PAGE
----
New York Times ethics cop Phil Corbett just sent out the following memo to the newsroom, reminding them about the paper's rules for paid speaking engagements. (Thomas Friedman, among others, has had trouble with this in the past.) An NYT source says "they don't send these reminders out unless someone breaks the rules or screws up." So who was it? Email me if you know.

Update: One likely candidate would be NYT Jerusalem Bureau Chief Ethan Bronner, outed in CJR last month for his paid speaking arrangement with an Israeli PR firm. Though that would be quite a delayed memo-reaction.

Update 2: NYT spokesperson Eileen Murphy says, "This was not about any rule breakers, just a routine semi-regular reminder of an important policy."

Date: Tue, Oct 11, 2011 at 9:17 AM
Subject: From Phil Corbett: A Reminder on Speaking Engagements
To: !NYHQ-newsroom

To the Staff:

We recognize that speaking engagements and other public appearances by Times journalists can be valuable for them and for The Times. But we have rules to guard against potential conflicts and to protect our reputation for impartiality.

A few reminders about those guidelines:

— Any newsroom staffer who earns more than $5,000 from speaking engagements in a year is required to file an itemized accounting with Bill Schmidt's office by the following Jan. 31.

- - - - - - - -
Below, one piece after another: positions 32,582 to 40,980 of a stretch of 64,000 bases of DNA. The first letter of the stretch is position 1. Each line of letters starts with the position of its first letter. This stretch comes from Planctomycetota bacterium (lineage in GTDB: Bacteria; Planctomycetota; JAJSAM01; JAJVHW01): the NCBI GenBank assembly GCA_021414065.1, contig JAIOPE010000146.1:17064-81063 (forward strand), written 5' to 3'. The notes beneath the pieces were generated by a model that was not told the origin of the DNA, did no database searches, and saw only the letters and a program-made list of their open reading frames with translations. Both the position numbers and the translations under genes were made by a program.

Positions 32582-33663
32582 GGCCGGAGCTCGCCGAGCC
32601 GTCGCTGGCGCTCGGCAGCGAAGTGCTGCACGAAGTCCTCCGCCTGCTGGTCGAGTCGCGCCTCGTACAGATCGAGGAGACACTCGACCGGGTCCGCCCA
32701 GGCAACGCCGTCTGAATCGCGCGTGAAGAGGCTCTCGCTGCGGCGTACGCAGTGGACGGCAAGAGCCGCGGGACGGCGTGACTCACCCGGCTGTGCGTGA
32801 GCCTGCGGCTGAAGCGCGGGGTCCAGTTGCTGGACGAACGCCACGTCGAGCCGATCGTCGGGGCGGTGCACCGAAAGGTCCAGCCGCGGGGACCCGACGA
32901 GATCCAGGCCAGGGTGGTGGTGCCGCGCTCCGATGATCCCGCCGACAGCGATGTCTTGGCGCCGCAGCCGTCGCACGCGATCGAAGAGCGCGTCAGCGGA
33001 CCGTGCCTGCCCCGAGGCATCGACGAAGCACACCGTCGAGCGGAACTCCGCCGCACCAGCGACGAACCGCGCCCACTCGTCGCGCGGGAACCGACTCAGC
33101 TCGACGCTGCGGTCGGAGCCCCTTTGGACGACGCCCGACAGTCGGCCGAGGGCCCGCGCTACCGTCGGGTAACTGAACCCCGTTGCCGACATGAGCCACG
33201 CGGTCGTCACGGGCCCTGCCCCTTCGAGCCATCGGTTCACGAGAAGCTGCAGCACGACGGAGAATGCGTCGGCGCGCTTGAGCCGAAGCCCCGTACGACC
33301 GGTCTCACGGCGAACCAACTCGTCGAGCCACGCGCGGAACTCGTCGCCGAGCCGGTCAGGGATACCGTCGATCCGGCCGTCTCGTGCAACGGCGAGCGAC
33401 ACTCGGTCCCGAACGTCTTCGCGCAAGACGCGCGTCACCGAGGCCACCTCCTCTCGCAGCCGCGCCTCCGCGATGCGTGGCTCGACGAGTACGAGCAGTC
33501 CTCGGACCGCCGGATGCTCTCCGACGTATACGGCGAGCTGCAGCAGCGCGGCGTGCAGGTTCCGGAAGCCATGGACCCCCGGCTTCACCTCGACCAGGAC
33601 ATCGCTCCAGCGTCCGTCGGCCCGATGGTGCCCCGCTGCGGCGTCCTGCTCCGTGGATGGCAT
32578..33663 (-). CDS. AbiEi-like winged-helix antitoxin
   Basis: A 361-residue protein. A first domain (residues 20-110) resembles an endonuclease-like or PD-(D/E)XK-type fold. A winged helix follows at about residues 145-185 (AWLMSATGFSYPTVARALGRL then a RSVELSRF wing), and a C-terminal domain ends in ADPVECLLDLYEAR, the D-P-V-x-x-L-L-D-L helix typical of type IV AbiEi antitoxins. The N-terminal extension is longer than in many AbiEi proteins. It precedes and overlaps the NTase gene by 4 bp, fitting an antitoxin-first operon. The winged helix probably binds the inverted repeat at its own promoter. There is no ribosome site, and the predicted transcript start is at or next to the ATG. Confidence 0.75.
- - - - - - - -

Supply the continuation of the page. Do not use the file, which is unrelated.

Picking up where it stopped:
— Any single engagement with a fee of $5,000 or more must be approved by me or Bill in advance, regardless of the venue.

— In general, staffers are permitted to accept speaking fees and expenses only from educational institutions and from nonprofit organizations for which lobbying and political activity are not a major focus. Speaking fees are generally not allowed from companies, lobbying groups or other sources that might raise questions about our impartiality.

— Even if an engagement does not involve a fee, we should avoid situations that would create an appearance of favoritism or suggest too close a relationship between a Times journalist and the people or institutions we cover.

There are detailed guidelines in our Ethical Journalism handbook (pdf), and you should be familiar with them. But there are often gray areas, so if you have any doubts or questions, please consult me.



[Photo: AP]